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limp1

[limp] /lɪmp/
verb (used without object)
1.
to walk with a labored, jerky movement, as when lame.
2.
to proceed in a lame, faltering, or labored manner:
His writing limps from one cliché to another. The old car limped along.
3.
to progress slowly and with great difficulty; make little or no advance:
an economy that limps along at a level just above total bankruptcy.
noun
4.
a lame movement or gait:
The accident left him with a slight limp.
Origin of limp1
1560-1570
1560-70; back formation from obsolete limphault lame; Old English lemphealt limping (see halt2); akin to Middle High German limpfen to limp
Related forms
limper, noun
limpingly, adverb
Dictionary.com Unabridged
Based on the Random House Dictionary, © Random House, Inc. 2017.
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Examples from the Web for limped
Contemporary Examples
Historical Examples
  • He limped about on his crutches, collected all things needful, and sat down to work.

    Chip, of the Flying U B. M. Bower
  • He limped up the hill to her, and sat down on the top step of the porch.

    Chip, of the Flying U B. M. Bower
  • After a little, he slid to the ground and limped over to her.

    Chip, of the Flying U B. M. Bower
  • The man turned the handle of the Break of Day door, and limped in.

    Little Dorrit Charles Dickens
  • He limped a little, for Von Holzen had in the struggle kicked him on the ankle.

    Roden's Corner Henry Seton Merriman
British Dictionary definitions for limped

limp1

/lɪmp/
verb (intransitive)
1.
to walk with an uneven step, esp with a weak or injured leg
2.
to advance in a labouring or faltering manner
noun
3.
an uneven walk or progress
Derived Forms
limper, noun
limping, adjective, noun
limpingly, adverb
Word Origin
C16: probably a back formation from obsolete limphalt lame, from Old English lemphealt; related to Middle High German limpfen to limp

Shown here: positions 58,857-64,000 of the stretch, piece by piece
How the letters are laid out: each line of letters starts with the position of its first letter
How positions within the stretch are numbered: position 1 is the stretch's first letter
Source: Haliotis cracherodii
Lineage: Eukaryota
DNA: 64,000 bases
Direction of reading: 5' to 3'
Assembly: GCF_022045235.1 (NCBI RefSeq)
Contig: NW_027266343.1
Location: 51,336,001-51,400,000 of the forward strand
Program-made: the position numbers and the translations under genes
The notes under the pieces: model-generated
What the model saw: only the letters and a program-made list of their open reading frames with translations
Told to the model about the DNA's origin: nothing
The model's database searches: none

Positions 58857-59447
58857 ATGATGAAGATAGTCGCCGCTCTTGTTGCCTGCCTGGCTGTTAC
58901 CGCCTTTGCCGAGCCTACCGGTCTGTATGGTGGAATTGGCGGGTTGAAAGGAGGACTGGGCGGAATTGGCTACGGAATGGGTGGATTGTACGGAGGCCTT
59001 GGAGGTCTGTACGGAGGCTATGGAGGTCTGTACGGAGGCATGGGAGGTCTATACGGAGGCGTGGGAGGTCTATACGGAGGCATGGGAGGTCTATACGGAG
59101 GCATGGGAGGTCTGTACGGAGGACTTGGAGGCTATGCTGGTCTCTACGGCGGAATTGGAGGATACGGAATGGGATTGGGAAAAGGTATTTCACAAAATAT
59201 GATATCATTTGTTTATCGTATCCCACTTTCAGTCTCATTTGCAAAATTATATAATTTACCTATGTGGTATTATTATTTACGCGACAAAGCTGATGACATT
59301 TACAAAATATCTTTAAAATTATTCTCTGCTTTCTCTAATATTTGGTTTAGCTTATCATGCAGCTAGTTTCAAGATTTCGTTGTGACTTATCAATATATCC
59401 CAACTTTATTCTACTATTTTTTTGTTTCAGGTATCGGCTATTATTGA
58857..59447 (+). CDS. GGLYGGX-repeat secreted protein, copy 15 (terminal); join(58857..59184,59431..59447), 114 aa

limp2

/lɪmp/
adjective
1.
not firm or stiff
2.
not energetic or vital
3.
(of the binding of a book) not stiffened with boards
Derived Forms
limply, adverb
limpness, noun
Word Origin
C18: probably of Scandinavian origin; related to Icelandic limpa looseness
Collins English Dictionary - Complete & Unabridged 2012 Digital Edition
© William Collins Sons & Co. Ltd. 1979, 1986 © HarperCollins
Publishers 1998, 2000, 2003, 2005, 2006, 2007, 2009, 2012
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Word Origin and History for limped

limp

v.

1560s, of unknown origin, perhaps related to Middle English lympen "to fall short" (c.1400), which is probably from Old English lemphealt "halting, lame, limping," which has a lone cognate in the rare Middle High German limphin, and perhaps is from a PIE root meaning "slack, loose, to hang down" (cf. Sanskrit lambate "hangs down," Middle High German lampen "to hang down"). Related: Limped; limping. As a noun, 1818, from the verb.

limp

adj.

1706, "flaccid, drooping," of obscure origin, perhaps related to limp (v.).

Online Etymology Dictionary, © 2010 Douglas Harper
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limped in Medicine

limp (lĭmp)
n.
An irregular, jerky, or awkward gait; a claudication. v. limped, limp·ing, limps
To walk lamely, especially with irregularity, as if favoring one leg.

The American Heritage® Stedman's Medical Dictionary
Copyright © 2002, 2001, 1995 by Houghton Mifflin Company. Published by Houghton Mifflin Company.
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